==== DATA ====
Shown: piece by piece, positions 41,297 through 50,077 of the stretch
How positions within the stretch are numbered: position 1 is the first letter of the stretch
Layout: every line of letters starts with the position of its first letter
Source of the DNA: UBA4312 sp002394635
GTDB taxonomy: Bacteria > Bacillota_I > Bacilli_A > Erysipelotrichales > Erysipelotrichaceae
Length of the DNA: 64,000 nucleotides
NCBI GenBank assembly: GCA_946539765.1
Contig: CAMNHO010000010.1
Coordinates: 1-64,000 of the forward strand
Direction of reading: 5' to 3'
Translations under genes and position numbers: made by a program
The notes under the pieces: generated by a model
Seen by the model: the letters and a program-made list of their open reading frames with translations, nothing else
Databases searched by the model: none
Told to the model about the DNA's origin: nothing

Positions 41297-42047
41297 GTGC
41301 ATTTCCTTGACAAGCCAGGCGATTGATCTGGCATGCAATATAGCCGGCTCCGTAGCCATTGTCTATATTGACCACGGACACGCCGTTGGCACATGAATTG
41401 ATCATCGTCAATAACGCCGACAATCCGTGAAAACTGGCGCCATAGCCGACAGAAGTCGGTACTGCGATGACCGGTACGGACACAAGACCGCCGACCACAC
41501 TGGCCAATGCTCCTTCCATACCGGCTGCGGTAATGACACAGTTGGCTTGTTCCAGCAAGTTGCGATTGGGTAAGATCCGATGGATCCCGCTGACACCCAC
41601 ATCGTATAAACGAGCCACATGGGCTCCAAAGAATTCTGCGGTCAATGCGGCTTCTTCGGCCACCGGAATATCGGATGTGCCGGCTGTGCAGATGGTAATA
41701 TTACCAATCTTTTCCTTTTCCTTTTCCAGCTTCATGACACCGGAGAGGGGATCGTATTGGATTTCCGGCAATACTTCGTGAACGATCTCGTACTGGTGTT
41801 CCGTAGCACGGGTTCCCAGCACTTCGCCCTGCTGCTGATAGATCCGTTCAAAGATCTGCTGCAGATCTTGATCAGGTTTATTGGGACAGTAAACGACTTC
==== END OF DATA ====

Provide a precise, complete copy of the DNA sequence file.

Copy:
Shown: piece by piece, positions 41,297 through 50,077 of the stretch
How positions within the stretch are numbered: position 1 is the first letter of the stretch
Layout: every line of letters starts with the position of its first letter
Source of the DNA: UBA4312 sp002394635
GTDB taxonomy: Bacteria > Bacillota_I > Bacilli_A > Erysipelotrichales > Erysipelotrichaceae
Length of the DNA: 64,000 nucleotides
NCBI GenBank assembly: GCA_946539765.1
Contig: CAMNHO010000010.1
Coordinates: 1-64,000 of the forward strand
Direction of reading: 5' to 3'
Translations under genes and position numbers: made by a program
The notes under the pieces: generated by a model
Seen by the model: the letters and a program-made list of their open reading frames with translations, nothing else
Databases searched by the model: none
Told to the model about the DNA's origin: nothing

Positions 41297-42047
41297 GTGC
41301 ATTTCCTTGACAAGCCAGGCGATTGATCTGGCATGCAATATAGCCGGCTCCGTAGCCATTGTCTATATTGACCACGGACACGCCGTTGGCACATGAATTG
41401 ATCATCGTCAATAACGCCGACAATCCGTGAAAACTGGCGCCATAGCCGACAGAAGTCGGTACTGCGATGACCGGTACGGACACAAGACCGCCGACCACAC
41501 TGGCCAATGCTCCTTCCATACCGGCTGCGGTAATGACACAGTTGGCTTGTTCCAGCAAGTTGCGATTGGGTAAGATCCGATGGATCCCGCTGACACCCAC
41601 ATCGTATAAACGAGCCACATGGGCTCCAAAGAATTCTGCGGTCAATGCGGCTTCTTCGGCCACCGGAATATCGGATGTGCCGGCTGTGCAGATGGTAATA
41701 TTACCAATCTTTTCCTTTTCCTTTTCCAGCTTCATGACACCGGAGAGGGGATCGTATTGGATTTCCGGCAATACTTCGTGAACGATCTCGTACTGGTGTT
41801 CCGTAGCACGGGTTCCCAGCACTTCGCCCTGCTGCTGATAGATCCGTTCAAAGATCTGCTGCAGATCTTGATCAGGTTTATTGGGACAGTAAACGACTTC